Nutritional Yeast

I was first introduced to nutritional yeast when I first began to dabble in veganism, 3 years ago – lamenting the devastating loss of cheese from my life and wondering how I might ever be able to replace it.

Upon hearing of my dilemma, my seasoned-pro-vegan friends gushed so emphatically about this ‘miracle’ of cheesy goodness, shoving containers of it into my arms so vehemently that even as a devout dairy addict, I decided it must be worth a fair chance.

I have to tell you, though – taking my first tentative whiff of the yellow flakes, my curiosity quickly dissipated. It smelled like feet. Not the kind of cheesy you want smothering your pasta. I began to wonder, as I set to work whipping up my first cashew-based cheese sauce, whether the enthusiasm of my more experienced vegans was based on some suppressed desperation for the real thing.

I made cauliflower cheese as my first meal… and honestly? It tasted like feet.

To say my dreams were crushed was putting it mildly, and I put it up in my cupboard to sit there, unopened again for years.

Recently though, I discovered a cheese sauce calling for nutritional yeast. Intrigued just by how delicious it looked, I read on – and in doing so, changed my opinion of nooch for good. Because this wonderful blogger had pointed out the (now) glaringly obvious point, that cheese is salty. So, for any dish calling for nooch, you need just a little dash of something salty in there to give it that cheesy taste. Being health-conscious, I’d omitted it from my sad, gym-bag-scented cauliflower cheese to its downfall. I tried again, making a cheese sauce with just a tiny splash of soy sauce – and it was delicious.

Not to mention, fortified nooch is full of folate, zinc, iron, selenium and amino acids and B vitamins such as B12 (though, more research is needed on the safety of B-fortified foods).


The reason I’m telling you this story, is that a plant-based, whole foods diet – that is, minimising processed food and animal protein, and getting plenty of fresh fruits, vegetables, whole grains and legumes – is absolutely wonderful for your health, but can lead to initial challenges in the kitchen if you’re used to a typical Western diet. You’ll be cooking with unfamiliar foods, creating unfamiliar flavours. The beauty of eating this way is in experimentation, in playing with new flavours and new ideas, in reading blogs and finding recipes and disproving society’s perception that we basically eat rabbit food. So, enjoy it – and explore.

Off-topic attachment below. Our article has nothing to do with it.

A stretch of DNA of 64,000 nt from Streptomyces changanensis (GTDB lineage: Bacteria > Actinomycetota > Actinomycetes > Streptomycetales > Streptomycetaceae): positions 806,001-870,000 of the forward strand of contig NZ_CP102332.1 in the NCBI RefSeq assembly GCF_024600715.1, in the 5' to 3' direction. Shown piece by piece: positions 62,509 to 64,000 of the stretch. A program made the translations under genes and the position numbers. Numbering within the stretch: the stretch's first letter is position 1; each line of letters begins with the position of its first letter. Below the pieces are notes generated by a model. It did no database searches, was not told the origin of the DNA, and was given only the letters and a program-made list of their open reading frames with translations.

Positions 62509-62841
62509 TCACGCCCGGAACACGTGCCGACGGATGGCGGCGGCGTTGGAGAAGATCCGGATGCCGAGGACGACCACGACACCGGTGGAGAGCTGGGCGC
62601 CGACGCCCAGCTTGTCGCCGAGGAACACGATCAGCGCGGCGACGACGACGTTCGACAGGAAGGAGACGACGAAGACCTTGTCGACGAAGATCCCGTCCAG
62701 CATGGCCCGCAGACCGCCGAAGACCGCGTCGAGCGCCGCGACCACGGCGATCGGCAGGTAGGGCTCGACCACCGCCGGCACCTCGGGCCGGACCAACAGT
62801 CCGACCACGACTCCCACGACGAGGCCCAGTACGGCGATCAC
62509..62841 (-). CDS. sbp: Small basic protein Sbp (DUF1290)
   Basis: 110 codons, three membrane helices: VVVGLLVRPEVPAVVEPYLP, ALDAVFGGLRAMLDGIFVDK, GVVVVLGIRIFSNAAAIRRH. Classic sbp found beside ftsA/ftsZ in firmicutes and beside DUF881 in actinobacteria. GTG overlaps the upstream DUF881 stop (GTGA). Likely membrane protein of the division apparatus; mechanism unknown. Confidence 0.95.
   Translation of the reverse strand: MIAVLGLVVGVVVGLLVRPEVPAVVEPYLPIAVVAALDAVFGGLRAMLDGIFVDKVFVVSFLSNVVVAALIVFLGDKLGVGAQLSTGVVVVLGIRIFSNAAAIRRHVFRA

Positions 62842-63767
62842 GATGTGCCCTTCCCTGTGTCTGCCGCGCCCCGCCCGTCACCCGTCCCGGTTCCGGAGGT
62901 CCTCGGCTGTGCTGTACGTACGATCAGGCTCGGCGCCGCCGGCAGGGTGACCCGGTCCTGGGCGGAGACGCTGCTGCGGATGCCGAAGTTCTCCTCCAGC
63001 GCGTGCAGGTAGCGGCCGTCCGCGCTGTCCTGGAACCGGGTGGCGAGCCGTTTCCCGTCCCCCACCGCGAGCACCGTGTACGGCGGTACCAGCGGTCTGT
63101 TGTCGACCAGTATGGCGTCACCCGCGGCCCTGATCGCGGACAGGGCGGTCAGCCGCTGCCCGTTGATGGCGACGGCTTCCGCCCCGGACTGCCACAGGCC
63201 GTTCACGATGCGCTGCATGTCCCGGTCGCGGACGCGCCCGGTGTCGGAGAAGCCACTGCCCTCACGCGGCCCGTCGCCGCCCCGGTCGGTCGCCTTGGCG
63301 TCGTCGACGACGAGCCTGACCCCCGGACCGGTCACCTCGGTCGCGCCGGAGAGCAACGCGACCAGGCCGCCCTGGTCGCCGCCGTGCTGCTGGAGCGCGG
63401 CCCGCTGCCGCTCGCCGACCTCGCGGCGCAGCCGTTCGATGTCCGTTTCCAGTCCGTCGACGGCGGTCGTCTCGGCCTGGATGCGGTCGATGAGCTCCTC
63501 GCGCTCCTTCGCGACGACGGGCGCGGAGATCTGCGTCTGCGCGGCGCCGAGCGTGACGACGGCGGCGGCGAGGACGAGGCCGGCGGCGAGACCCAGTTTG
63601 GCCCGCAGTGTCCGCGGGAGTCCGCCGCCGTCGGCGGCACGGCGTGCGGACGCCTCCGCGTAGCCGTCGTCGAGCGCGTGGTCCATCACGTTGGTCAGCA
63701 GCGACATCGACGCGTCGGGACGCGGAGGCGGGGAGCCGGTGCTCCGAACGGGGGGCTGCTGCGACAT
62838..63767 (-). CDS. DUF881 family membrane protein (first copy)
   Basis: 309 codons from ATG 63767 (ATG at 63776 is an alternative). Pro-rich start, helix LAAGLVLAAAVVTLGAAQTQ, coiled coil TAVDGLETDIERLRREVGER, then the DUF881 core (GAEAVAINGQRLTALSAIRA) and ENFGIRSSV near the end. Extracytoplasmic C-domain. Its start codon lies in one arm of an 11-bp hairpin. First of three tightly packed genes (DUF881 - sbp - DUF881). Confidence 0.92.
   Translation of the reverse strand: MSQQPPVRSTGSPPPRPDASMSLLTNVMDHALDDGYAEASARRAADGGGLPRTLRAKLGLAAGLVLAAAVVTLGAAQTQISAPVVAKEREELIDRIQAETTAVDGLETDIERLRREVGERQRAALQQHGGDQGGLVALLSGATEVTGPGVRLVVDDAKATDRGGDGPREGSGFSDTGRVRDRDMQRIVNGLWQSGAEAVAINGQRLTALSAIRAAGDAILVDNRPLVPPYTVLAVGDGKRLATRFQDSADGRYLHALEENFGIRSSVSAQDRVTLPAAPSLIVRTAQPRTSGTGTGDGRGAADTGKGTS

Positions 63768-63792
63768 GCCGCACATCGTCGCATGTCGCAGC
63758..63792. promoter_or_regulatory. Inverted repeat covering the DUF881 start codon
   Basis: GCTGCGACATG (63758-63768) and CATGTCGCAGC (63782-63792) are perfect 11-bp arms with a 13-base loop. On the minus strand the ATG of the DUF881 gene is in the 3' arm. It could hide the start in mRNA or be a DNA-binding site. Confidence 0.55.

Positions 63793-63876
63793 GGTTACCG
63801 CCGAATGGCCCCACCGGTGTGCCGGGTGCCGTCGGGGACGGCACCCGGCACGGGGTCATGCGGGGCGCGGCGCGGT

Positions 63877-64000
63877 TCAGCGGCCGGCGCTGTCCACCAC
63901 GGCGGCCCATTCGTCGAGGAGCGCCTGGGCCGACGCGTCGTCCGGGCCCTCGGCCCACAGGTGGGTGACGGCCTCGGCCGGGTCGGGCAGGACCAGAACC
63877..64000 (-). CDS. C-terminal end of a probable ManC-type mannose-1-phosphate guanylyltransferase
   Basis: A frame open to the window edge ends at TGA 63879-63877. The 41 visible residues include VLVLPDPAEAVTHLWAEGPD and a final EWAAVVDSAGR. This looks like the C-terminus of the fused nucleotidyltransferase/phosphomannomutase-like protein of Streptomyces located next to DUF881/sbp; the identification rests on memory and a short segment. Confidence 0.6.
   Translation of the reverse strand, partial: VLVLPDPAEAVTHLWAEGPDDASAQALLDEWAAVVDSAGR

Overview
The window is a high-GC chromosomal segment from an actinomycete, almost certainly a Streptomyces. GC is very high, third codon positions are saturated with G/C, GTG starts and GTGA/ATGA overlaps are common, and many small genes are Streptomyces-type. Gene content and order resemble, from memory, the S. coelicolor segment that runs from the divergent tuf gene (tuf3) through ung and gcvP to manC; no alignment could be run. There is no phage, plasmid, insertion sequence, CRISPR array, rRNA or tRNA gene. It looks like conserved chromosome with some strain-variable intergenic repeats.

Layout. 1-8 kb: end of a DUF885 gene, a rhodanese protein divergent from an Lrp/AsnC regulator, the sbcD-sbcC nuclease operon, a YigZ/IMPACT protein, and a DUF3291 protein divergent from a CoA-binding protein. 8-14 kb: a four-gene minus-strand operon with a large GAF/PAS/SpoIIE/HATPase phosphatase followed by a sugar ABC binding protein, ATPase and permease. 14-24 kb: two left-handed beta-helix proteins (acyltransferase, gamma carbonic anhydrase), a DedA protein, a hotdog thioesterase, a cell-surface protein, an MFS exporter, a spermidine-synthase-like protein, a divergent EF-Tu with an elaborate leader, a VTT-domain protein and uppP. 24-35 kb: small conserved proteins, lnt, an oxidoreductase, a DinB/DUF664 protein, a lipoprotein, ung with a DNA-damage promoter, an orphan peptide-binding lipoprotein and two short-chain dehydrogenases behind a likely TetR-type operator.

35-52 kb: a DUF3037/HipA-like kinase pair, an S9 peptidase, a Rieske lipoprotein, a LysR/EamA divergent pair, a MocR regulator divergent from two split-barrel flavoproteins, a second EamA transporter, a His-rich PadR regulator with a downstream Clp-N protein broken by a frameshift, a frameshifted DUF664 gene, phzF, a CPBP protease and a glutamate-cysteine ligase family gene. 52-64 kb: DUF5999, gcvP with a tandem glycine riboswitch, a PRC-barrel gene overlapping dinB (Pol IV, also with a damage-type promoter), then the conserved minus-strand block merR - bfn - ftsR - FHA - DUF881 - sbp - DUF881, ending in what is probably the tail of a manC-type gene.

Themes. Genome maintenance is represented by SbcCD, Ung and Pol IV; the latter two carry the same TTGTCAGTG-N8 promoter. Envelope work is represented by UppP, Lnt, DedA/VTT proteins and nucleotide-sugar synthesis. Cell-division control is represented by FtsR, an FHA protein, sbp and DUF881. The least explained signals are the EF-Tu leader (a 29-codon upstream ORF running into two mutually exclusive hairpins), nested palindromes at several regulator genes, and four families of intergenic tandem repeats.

And when things taste weird, or like feet – don’t give up on them. Just try them in a different way – It’s all part of the adventure.

Everybody needs comfort food sometimes…

Jen’s nutritious, delicious, non-feet-tasting cheese sauce

  • 1 good-sized potato, sliced (not peeled! Leave all those just-under-the-skin nutrients right where they are!)
  • Half an onion, minced
  • 1 clove garlic, minced
  • ¼ cup nutritional yeast
  • 1tbsp soy sauce
  • 1 cup vegetable stock (bonus points for making your own)


  1. Lightly fry the onion and garlic until they start to brown (you can use water or a small tsp of oil for this)
  2. Boil the potato in the stock until it’s nice and soft – keep the cooking water
  3. Add potato, stock, nutritional yeast, onion and garlic to the blender and blend on full until smooth
  4. Add soy sauce to taste – you want to balance the flavour with the salt content to keep it healthy (ish).
  5. Drizzle generously over a bowl of roasted veggies and enjoy!


Jen’s ridiculously easy, cheesy, cauliflower bites

  • 1 head of cauliflower, chopped into bitesize pieces
  • ¼ cup nutritional yeast
  • 2tbsp oil
  • 2 tbsp soy sauce


  1. Preheat the oven to 375 degrees – with the baking tray in there heating too
  2. Whisk together the oil and soy sauce, and coat the cauliflower pieces
  3. Coat cauliflower with nutritional yeast and sprinkle any extra over the top
  4. Bake for 20 minutes or until golden brown and delicious
  5. Enjoy!